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October 1938


Arch Otolaryngol. 1938;28(4):581-584. doi:10.1001/archotol.1938.00650040592007

From the earliest writings to the most recent literature concerning cancer of the larynx, the operation of total laryngectomy is ofttimes described as a mutilating procedure leaving its victim in a pitiable condition—a condition that is worse than death. The psychic reaction to the loss of the power of speech, it is said, frequently leads to suicide or to insanity.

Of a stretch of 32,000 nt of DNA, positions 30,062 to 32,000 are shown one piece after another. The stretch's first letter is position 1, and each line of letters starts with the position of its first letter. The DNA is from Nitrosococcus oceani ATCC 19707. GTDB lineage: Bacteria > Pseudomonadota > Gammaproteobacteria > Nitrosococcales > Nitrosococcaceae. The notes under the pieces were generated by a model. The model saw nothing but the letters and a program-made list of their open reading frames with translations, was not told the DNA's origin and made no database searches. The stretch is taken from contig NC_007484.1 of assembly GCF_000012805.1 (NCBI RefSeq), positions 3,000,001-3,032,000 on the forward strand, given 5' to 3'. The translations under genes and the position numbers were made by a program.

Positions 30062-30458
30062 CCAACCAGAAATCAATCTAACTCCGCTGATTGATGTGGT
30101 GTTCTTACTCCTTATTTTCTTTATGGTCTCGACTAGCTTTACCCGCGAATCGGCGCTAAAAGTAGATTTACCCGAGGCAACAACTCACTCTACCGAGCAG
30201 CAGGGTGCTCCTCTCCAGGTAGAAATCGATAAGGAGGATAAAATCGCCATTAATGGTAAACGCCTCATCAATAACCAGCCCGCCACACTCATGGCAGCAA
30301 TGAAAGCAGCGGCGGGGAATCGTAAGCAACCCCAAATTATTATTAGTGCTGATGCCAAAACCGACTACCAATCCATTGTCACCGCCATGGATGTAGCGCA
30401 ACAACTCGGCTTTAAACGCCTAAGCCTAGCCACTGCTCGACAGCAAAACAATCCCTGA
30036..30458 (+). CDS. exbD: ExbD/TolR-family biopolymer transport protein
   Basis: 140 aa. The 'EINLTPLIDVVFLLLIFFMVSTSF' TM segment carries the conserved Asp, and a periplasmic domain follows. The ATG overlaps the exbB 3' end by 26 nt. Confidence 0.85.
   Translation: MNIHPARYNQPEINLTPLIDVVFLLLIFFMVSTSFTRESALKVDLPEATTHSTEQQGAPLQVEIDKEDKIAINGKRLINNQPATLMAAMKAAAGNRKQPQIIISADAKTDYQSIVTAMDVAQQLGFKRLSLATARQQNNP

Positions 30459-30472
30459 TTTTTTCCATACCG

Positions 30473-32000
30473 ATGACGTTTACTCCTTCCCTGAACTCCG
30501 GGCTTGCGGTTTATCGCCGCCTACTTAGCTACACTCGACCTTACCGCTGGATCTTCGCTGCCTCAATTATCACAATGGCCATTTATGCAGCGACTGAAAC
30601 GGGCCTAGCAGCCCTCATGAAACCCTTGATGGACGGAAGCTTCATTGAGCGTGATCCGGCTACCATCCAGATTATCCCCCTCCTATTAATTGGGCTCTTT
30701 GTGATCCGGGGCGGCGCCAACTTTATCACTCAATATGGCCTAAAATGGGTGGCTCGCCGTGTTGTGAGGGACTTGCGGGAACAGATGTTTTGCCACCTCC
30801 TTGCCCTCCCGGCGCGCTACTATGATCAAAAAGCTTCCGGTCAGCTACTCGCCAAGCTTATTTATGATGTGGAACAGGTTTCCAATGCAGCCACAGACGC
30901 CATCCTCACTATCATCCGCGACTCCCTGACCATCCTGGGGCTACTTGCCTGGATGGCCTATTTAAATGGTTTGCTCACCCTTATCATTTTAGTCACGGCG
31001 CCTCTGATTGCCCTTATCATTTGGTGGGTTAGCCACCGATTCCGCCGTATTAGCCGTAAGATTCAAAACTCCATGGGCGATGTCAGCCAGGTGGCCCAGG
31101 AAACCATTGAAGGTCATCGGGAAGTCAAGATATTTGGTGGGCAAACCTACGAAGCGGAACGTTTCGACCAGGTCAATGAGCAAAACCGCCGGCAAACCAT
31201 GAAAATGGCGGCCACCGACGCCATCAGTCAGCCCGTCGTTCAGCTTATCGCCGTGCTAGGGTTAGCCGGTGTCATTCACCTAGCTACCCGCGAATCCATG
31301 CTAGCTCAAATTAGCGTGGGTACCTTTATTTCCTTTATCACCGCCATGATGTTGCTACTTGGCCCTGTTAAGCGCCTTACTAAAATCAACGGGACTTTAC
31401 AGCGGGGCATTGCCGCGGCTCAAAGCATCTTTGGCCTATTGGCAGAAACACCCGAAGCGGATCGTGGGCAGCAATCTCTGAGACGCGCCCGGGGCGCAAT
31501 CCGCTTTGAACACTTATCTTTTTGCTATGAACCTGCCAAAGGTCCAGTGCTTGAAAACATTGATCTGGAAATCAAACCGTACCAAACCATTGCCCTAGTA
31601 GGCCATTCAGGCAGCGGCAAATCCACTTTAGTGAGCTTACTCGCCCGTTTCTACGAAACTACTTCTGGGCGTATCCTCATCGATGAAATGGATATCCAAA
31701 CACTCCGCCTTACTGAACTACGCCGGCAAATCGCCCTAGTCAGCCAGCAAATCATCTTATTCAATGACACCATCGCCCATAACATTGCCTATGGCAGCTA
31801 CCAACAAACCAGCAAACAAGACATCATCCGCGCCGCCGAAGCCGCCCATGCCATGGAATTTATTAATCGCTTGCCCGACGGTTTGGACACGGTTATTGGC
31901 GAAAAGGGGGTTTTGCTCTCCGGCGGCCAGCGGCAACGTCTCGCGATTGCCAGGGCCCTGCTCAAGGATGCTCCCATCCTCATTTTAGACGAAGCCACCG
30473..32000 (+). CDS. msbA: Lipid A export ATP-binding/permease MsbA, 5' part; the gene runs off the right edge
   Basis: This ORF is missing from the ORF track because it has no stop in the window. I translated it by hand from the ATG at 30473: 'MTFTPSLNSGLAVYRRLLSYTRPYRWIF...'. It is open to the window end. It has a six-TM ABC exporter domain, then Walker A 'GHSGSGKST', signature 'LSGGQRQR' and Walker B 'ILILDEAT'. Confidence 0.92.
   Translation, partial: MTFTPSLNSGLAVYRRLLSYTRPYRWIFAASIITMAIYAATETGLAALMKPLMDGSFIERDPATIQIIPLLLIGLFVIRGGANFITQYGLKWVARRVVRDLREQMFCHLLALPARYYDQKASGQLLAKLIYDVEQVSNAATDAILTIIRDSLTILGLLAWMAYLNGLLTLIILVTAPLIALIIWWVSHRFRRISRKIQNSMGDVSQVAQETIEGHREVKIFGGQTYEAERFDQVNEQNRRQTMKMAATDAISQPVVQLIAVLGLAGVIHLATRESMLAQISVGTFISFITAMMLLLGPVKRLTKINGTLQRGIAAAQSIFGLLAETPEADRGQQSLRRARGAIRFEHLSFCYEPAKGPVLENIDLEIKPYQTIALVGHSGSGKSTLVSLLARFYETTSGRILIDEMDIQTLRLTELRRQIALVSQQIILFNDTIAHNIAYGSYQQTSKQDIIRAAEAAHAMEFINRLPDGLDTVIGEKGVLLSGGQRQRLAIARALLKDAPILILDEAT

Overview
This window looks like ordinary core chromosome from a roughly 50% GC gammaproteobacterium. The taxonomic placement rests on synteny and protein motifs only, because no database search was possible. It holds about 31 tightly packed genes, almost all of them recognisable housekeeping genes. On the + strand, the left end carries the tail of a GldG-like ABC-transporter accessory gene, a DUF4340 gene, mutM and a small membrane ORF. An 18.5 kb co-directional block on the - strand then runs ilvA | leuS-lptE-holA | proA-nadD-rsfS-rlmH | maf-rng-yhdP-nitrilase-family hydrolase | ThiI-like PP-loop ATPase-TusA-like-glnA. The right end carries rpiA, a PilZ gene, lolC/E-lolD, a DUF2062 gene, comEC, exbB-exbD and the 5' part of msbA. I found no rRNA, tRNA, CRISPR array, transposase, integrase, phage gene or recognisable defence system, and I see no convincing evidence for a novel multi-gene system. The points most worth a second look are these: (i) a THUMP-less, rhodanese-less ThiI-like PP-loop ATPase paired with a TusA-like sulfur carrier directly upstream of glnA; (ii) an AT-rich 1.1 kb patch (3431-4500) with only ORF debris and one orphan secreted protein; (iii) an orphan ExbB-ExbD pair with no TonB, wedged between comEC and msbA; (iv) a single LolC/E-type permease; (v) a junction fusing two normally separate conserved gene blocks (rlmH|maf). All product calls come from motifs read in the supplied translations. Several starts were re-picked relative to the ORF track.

The medical profession and the public are familiar with the blind, with the deaf and with the cripple. Neither the public nor the vast majority of physicians are familiar with the patient who has lost his larynx and consequently normal speech. It is a human failing to dread the unknown. There is need of educating the medical profession as well as the laity to an understanding that the laryngectomized patient is not a pitiable object, a woebegone creature who has given up all that life holds dear. It is hard